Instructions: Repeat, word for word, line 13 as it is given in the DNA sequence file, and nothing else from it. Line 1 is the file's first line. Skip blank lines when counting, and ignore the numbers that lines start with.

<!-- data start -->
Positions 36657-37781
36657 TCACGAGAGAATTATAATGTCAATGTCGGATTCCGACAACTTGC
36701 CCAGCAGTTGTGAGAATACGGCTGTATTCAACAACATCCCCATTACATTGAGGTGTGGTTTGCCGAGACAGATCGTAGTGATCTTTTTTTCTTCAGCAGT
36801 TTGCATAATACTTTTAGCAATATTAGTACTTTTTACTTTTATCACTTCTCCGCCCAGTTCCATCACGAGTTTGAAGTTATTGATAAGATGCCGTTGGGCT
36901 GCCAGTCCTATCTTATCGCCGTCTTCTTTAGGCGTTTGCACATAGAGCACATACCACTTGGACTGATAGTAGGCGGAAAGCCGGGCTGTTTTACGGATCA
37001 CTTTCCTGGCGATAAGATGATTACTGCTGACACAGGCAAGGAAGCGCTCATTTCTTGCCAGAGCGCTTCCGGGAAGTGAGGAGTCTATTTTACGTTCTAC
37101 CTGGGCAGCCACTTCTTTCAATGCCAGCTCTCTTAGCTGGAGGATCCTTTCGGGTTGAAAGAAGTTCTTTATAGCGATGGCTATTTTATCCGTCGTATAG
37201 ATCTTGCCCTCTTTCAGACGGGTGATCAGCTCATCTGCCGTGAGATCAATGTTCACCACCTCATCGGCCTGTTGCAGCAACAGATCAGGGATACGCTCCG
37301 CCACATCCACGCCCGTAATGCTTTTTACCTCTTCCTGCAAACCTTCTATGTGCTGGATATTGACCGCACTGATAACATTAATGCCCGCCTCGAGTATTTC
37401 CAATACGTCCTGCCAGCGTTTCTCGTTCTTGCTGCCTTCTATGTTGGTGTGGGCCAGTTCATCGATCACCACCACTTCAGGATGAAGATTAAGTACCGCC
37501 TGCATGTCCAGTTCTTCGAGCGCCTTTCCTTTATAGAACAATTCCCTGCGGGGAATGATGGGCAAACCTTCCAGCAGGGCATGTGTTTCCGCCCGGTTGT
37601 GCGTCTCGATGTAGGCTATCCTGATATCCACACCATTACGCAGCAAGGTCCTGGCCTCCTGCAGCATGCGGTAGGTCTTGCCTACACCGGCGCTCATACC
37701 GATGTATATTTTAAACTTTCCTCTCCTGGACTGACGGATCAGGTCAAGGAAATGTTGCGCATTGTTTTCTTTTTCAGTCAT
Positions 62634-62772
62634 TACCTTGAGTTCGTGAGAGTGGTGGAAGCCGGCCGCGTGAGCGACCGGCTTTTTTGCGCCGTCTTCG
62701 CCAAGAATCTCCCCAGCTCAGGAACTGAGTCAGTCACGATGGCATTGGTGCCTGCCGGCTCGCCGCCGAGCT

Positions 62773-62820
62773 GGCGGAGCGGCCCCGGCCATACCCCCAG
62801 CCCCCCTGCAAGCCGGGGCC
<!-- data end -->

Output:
37701 GATGTATATTTTAAACTTTCCTCTCCTGGACTGACGGATCAGGTCAAGGAAATGTTGCGCATTGTTTTCTTTTTCAGTCAT